International community welcomes two-month truce in Yemen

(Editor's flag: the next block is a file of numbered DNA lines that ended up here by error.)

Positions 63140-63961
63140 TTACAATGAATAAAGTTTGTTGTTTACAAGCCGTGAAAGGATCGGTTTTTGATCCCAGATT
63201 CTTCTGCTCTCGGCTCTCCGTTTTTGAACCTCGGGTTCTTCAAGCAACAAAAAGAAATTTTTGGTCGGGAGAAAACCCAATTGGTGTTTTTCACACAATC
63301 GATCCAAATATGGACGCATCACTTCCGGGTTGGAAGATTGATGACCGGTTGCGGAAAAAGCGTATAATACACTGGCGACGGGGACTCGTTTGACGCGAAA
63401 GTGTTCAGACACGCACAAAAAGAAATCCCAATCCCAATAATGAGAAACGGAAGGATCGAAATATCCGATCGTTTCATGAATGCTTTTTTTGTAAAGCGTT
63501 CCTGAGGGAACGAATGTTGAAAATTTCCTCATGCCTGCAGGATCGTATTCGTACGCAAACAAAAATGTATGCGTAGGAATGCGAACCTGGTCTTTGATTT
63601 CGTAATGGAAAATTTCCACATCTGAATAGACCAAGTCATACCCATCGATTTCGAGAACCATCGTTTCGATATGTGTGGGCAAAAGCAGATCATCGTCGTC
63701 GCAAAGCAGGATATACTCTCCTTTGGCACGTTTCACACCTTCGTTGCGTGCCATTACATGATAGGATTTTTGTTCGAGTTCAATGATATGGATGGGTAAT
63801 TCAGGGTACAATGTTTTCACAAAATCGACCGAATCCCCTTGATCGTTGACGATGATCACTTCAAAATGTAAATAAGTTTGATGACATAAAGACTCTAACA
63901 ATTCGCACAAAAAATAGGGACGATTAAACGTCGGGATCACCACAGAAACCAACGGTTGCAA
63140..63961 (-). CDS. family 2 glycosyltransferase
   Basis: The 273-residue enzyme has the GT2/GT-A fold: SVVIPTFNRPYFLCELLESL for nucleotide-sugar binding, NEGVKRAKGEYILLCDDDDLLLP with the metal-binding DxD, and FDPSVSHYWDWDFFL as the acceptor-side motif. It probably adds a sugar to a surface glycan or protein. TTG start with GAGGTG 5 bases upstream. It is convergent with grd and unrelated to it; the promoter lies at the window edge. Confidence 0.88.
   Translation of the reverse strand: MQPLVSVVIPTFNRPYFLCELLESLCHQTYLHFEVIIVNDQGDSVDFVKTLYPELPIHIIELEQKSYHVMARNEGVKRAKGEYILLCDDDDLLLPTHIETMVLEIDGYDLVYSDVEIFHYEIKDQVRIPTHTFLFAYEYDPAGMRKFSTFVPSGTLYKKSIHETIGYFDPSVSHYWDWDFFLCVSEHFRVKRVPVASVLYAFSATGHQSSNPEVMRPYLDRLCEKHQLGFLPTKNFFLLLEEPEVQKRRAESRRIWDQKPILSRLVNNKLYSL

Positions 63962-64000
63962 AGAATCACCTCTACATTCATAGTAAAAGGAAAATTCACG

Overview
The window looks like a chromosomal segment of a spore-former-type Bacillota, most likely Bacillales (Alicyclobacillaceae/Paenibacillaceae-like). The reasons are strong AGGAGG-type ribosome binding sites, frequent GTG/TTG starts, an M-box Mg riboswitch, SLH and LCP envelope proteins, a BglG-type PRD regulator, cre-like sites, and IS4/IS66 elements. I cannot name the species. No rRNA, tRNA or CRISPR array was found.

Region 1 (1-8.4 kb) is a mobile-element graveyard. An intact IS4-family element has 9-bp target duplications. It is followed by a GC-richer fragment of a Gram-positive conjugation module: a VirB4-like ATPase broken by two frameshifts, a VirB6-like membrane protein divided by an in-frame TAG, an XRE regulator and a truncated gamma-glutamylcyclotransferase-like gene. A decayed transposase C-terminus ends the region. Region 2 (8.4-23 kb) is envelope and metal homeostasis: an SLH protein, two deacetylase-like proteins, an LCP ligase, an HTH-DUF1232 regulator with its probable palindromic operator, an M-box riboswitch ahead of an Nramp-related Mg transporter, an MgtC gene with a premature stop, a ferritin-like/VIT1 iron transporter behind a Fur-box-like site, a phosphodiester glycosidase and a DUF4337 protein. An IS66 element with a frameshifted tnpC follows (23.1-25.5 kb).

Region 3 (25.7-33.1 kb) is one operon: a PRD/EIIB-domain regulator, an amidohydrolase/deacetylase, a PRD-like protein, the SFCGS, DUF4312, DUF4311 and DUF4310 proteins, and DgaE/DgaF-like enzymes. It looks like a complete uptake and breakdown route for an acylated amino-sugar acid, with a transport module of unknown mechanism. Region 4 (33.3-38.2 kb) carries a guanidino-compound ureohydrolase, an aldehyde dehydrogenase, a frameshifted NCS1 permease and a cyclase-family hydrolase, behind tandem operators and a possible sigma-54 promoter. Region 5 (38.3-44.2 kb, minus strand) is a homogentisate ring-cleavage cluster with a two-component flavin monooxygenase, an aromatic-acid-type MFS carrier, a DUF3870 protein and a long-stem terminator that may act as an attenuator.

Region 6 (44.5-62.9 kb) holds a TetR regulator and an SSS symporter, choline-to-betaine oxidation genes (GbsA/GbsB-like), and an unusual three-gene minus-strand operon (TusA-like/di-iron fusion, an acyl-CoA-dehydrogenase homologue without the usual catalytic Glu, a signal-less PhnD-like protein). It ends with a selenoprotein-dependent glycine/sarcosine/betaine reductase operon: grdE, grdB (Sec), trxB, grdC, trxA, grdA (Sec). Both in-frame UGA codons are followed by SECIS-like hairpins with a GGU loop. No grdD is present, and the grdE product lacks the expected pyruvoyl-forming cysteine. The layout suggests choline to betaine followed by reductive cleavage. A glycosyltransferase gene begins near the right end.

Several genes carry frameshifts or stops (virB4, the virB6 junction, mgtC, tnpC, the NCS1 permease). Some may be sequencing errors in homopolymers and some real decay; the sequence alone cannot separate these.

RIYADH: Fighting has largely stopped in Yemen’s key battlefields as rival factions stick to the UN-brokered humanitarian truce, local military officials told Arab News on Saturday. The UN’s Yemen envoy Hans Grundberg on Friday announced that the Iran-backed Houthis and the internationally recognized government agreed to a two-month truce coming into effect on Saturday, the first day of Ramadan. The parties agreed to halt ground, air and cross-border strikes, allow oil tankers to enter Hodeidah seaport, permit flights to depart and land at Sanaa airport, and lift the siege of Taiz. Local officials said that fighting and shelling between government troops and the Houthis have largely subsided in the central province of Marib and outside the city of Taiz, amid reports that the Houthis are still amassing forces in Marib. “Fighting has stopped in Marib. There is a limited exchange of mortar and heavy gun fire and the enemy is deploying forces,” a military official who spoke on condition of anonymity told Arab News, adding that army troops and allied tribesmen were bracing for Houthi violations of the truce. FASTFACT Thousands have been killed since early last year in the province of Marib when the Houthis resumed a major offensive to seize control of the energy-rich city of Marib. Thousands of combatants and civilians have been killed since early last year in the province of Marib when the Houthis resumed a major offensive to seize control of the energy-rich city of Marib, the Yemeni government’s last bastion in the northern part of the country. Despite aggressive missile, drone and ground attacks on the city, the Houthis failed to take control of the city and suffered thousands of casualties. Yemeni experts believe that the Houthis, who have long rejected many similar calls for a truce, were forced into accepting the latest UN-brokered ceasefire after failing to invade Marib. In the city of Taiz, key battlefields were quiet on Saturday as the Houthis and army troops halted hostilities for the first time in years, but residents called on the Iran-backed militia to immediately lift its stranglehold on the city. Col. Abdul Basit Al-Baher, a military officer, told Arab News by telephone that government forces stuck to the truce as the Houthis also halted shelling and attacks on the densely populated city. “There is relative calm on all fronts here in Taiz,” Al-Baher said. The Houthis have laid siege to Taiz, Yemen’s third-largest city, for more than seven years, after failing to take control of the city’s downtown. They positioned forces on the outskirts of the city, barring people from leaving or crossing into the city, and gunning down those who moved close to their positions. Al-Baher said the siege should be lifted, in concert with the truce, because it has stifled the city and pushed thousands of people to the brink of famine. “The truce (is) meaningless if the siege of Taiz is not lifted. Siege is a form of warfare,” he said. “The Houthis blocked Taiz’s roads with large rocks and sandbags and planted a huge number of landmines.” They were targeting all living things, including cats and dogs, he said.

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